As a westerner I think that this can be viewed in a few ways. On one hand because being queer is much more underground in Korea the flipside of this is that there are much fewer physical hate crimes than in the west. However the reality is, the reason that Korean queers have to remain so underground is because to be outed means risking losing one’s job, family, and even friendships. I would say that I have also seen homophobia expressed in areas of Seoul with high populations of foreigners who express their own homophobic hatred towards queer westerners. Currently, respecting the anonymity of queer Koreans is important and vital as even accidentally “outing” a queer Korean could cause them to lose their job or rupture their relationships with their families or friends. While it is not like this for every single queer Korean it does seem to apply to and for the majority of queer Koreans and so it is important that even as events like the Meet Market that we and others remain respectful of this reality and refrain from posting photos of queer Koreans on public websites etc. without their express consent. The Meet Market does not assume that it can or will be able to eliminate the homophobia/discrimination that exists in Korean culture but what it does hope to do and seems to be doing, is to help bridge some of the gaps that exist in providing a safe space that is not dominated by westerners or Koreans but that instead allows for both groups to exist and intermingle in the same space just as it seeks to allow queers and their allies to be in the same space together.

What would you say it’s like for a foreigner to be gay in South Korea?

I think that every foreigner living here who is queer would have something very different to say about this. I know that some find being queer here to be very difficult whereas others seem to move about without little to no problems. It seems like a lot of this has to do with the spaces in which one has found to live and work in and the kinds of communities one has formed etc. I would say that I believe that what makes the Meet Market unique in Seoul and in Korea is that it provides a space not only for gays and lesbians but for ALL who fall within the LGBTQ spectrum whilst also providing a space for our allies to participate with us and show their support etc.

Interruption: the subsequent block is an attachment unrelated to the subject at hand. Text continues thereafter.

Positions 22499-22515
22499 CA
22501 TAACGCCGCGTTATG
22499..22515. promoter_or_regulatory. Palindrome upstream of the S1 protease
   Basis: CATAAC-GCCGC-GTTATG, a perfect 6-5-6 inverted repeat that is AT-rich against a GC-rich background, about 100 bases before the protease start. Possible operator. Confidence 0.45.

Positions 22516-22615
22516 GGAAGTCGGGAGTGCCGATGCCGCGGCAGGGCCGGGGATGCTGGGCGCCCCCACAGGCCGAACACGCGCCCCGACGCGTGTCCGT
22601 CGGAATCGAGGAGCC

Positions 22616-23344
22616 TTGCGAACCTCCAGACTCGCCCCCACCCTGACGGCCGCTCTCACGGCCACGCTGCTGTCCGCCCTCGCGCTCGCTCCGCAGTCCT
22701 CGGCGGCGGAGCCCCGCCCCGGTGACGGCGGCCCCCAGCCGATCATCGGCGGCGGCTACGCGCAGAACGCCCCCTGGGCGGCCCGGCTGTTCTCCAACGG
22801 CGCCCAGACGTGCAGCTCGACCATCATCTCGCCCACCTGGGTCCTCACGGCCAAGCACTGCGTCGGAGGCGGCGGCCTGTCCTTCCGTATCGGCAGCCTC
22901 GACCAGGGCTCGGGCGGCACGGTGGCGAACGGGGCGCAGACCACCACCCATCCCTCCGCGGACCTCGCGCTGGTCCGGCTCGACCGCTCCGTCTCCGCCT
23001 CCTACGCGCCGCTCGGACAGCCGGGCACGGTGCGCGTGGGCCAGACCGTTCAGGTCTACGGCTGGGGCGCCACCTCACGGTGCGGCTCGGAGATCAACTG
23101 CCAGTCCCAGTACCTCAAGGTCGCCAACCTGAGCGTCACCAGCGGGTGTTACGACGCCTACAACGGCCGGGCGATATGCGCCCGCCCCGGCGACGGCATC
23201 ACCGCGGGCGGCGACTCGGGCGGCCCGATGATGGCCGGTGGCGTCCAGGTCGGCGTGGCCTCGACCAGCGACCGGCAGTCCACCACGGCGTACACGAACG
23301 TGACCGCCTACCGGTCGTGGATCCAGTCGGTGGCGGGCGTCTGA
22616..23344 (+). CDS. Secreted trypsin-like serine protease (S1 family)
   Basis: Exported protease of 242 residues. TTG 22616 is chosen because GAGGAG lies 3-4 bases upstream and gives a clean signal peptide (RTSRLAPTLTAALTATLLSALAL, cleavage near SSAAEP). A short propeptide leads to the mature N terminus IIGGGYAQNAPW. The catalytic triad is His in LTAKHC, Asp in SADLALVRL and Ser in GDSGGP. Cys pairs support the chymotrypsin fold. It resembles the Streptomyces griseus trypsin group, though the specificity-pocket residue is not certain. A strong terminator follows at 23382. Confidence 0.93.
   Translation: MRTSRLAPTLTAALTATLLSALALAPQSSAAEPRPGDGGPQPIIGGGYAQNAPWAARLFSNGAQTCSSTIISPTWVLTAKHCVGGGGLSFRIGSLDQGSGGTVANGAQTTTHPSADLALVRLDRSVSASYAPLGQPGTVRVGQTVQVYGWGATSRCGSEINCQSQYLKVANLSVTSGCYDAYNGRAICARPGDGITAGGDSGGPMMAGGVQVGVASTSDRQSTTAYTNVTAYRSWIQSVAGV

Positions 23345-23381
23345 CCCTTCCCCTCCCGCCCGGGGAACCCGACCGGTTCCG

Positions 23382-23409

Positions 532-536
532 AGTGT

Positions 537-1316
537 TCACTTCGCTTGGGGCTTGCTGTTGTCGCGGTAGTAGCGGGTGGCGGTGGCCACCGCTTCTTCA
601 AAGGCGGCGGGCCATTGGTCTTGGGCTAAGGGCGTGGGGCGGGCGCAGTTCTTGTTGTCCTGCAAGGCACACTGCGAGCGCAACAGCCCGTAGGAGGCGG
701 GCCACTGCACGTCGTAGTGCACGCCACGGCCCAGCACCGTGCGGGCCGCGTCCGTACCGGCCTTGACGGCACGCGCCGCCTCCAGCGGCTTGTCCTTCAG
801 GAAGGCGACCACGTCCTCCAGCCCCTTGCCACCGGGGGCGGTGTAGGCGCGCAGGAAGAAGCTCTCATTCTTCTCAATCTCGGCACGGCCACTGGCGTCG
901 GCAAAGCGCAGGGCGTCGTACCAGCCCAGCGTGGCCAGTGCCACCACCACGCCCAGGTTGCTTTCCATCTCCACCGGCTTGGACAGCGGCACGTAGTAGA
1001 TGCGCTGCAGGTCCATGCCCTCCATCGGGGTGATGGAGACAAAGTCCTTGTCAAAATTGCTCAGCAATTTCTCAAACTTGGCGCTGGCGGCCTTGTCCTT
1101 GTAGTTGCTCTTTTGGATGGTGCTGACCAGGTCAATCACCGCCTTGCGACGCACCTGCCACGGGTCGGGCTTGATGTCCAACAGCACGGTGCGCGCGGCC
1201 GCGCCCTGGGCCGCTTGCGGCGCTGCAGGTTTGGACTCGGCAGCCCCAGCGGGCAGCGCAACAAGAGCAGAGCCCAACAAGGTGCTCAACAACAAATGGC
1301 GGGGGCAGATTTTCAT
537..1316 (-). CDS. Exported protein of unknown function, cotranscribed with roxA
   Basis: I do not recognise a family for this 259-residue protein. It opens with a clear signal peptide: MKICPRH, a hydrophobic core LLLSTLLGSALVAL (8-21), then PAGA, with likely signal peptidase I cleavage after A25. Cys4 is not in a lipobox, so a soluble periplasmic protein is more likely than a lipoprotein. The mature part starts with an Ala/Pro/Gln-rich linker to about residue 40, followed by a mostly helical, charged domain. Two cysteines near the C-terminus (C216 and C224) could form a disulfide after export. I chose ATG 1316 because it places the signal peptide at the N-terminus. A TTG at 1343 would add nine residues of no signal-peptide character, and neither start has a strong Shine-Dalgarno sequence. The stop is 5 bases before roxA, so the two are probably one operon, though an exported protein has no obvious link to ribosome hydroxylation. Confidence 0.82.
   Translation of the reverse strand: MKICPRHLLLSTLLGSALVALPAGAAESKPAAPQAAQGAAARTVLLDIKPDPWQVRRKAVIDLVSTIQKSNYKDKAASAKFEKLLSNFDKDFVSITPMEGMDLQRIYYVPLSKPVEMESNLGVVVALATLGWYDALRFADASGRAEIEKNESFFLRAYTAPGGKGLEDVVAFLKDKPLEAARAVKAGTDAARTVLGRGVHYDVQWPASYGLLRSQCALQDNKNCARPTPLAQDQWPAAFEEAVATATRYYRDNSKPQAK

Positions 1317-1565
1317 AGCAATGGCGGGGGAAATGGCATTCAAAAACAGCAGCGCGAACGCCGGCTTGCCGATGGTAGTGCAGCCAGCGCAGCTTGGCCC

How often do you have events and who are they for?

We run the Meet Market once every 5-6 weeks and the parties are open to all queers AND their allies. The ONLY kinds of people who “are not welcome” are those who want to exploit the safe space that the Meet Market seeks to provide (i.e. straight males who are expecting to see a “girls gone wild” kind of event etc. anyone who causes those in attendance to feel that their safety is being threatened will be asked to leave, as it is extremely important to us that the Meet Market is always known as and viewed as a “safe space.” It should be noted that thus far this has never been an issue nor do we expect it to be.

Is there anything else you want to share with our readers about the Meet Market?

We are excited that at every party not only do we have our “regulars” who have been supporting us since the beginning but that at every party there are at least 70-80 new faces both from the foreign and local communities. We hope to keep improving the Meet Market and that it continues to be a fun party in which queers and their allies can dance, see some good drag or burlesque, meet others, and just feel that they are in a space in which they are free to be themselves. We are seeking to walk the fine line/balance of creating a space in which both Koreans and foreigners feel comfortable and where queers from both people groups are able to feel supported not only by their own known existing communities but also to realize that they have a lot more allies in the straight communities both Korean and foreign, than they may have realized. AND of course at the end of the day the Butch-hers and the Meet Market and those at Myoung Wol Gwan want to provide everyone with just a really fun Saturday event that is hopefully just a little different from everything else that already exists.

The next Meet Market, “The Spring Meet Market” will be on Saturday 28 April at Club Myoung Wol Gwan in Hongdae. There will be burlesque by at midnight and the event will be MC’d by Sheri Slick.

9pm – close: 10,000 won +1 free drink 

For directions to Club Myoung Wol Gwan (MWG) add the Meet Market as your Facebook friend and then you can view our event invite which has the map to Club MWG